|Linda Bonnell||Diagenesis/basin modeling||BEG/Geocosm|
Bureau of Economic Geology
Established in 1909, the Bureau of Economic Geology (BEG) in the Jackson School of Geosciences is the oldest and second-largest organized research unit at The University of Texas at Austin. In addition to functioning as the State Geological Survey of Texas, the Bureau conducts research focusing on the intersection of energy, the environment, and the economy, where significant advances are being made tackling tough problems globally. The Bureau partners with federal, state, and local agencies, academic institutions, industry, nonprofit organizations, and foundations to conduct high-quality research and disseminate the results to the scientific and engineering communities as well as to the broad public.
Bureau researchers spearhead basic and applied research projects around the world; among them, research in fundamental aspects of natural fracture growth and structural diagenesis, energy resources and economics, coastal and environmental studies, land resources and use, geologic and mineral mapping, hydrogeology, geochemistry, and subsurface nanotechnology. The Bureau provides technical, educational, advisory, and publicly accessible information via a myriad of media forms to Texas, the nation, and the world.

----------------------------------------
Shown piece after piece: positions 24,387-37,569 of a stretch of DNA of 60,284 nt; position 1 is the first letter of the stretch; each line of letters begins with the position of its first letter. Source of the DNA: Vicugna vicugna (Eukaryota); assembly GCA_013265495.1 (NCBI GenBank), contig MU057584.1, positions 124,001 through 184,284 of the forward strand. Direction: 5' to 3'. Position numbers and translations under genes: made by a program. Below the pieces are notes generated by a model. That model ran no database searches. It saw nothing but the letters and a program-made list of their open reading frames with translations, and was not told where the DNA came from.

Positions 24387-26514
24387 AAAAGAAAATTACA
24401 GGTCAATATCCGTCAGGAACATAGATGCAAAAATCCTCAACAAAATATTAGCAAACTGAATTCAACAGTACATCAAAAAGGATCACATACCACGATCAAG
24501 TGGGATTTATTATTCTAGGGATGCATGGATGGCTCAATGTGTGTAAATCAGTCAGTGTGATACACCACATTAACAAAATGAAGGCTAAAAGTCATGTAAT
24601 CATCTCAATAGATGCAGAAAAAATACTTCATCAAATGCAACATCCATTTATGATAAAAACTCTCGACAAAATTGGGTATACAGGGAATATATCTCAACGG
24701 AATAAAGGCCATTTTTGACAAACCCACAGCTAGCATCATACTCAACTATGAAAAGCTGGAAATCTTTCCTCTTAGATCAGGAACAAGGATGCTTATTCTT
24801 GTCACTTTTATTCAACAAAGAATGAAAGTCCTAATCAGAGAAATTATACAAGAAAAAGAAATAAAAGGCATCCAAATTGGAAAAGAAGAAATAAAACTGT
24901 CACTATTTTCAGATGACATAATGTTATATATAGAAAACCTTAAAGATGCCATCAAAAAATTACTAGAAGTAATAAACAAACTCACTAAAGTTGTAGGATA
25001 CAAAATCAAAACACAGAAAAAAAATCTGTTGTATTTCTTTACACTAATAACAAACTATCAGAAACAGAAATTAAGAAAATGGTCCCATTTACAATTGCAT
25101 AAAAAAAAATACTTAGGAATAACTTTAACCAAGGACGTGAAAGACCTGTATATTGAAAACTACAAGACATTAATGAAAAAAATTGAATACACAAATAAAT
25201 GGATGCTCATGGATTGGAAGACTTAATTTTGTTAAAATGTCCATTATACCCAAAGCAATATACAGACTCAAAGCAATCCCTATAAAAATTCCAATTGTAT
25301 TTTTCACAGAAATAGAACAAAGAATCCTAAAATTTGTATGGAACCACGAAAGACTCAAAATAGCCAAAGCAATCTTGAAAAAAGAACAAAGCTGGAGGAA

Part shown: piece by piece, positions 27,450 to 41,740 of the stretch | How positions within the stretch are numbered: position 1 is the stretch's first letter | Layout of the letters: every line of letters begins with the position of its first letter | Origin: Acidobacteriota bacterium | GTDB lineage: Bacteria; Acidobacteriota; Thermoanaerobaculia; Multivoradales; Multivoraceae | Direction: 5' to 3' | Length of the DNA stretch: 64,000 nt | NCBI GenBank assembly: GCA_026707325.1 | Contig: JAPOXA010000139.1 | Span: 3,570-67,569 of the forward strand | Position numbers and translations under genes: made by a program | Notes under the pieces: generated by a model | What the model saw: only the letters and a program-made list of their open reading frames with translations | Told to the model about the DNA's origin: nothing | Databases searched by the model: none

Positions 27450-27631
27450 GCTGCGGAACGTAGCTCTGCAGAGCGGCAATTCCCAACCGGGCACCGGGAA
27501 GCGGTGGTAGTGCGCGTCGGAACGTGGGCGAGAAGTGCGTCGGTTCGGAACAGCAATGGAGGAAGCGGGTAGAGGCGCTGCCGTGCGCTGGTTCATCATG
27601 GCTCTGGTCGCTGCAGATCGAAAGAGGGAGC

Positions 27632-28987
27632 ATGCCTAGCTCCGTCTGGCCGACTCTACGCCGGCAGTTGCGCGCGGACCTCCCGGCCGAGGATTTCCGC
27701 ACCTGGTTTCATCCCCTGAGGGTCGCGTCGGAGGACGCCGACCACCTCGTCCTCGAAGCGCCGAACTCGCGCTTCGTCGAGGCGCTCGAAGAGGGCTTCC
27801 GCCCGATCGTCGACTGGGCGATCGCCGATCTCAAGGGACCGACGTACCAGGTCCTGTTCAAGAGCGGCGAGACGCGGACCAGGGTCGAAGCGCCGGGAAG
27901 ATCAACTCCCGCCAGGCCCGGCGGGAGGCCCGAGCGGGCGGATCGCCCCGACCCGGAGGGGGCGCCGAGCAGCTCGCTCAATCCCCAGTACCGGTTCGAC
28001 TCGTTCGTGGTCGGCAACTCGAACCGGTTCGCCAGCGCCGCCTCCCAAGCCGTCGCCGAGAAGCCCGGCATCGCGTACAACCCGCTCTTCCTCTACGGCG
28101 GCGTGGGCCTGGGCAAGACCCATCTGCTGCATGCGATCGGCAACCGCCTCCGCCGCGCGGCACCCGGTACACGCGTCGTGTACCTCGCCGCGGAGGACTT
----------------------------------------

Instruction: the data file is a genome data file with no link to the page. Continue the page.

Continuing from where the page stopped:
Talented people are the Bureau of Economic Geology’s formula for success. Our staff of over 250 includes scientists, engineers, economists, and graduate students, representing 27 countries, often working in integrated, multi-disciplinary research teams. The Bureau’s facilities and state-of-the-art equipment are world class, and include more than fifteen individual laboratories hosting researchers investigating everything from nanoparticles to shale porosity and permeability to natural fractures.
The Bureau also maintains three major well core research and storage facilities, in Houston, Austin, and Midland–together believed to be the largest archive of subsurface rock material in the world, as well as an extensive wireline log library. Students in the Structural Diagenesis Initiative make use of the core facilities as well as conducting laboratory and field work for their thesis projects.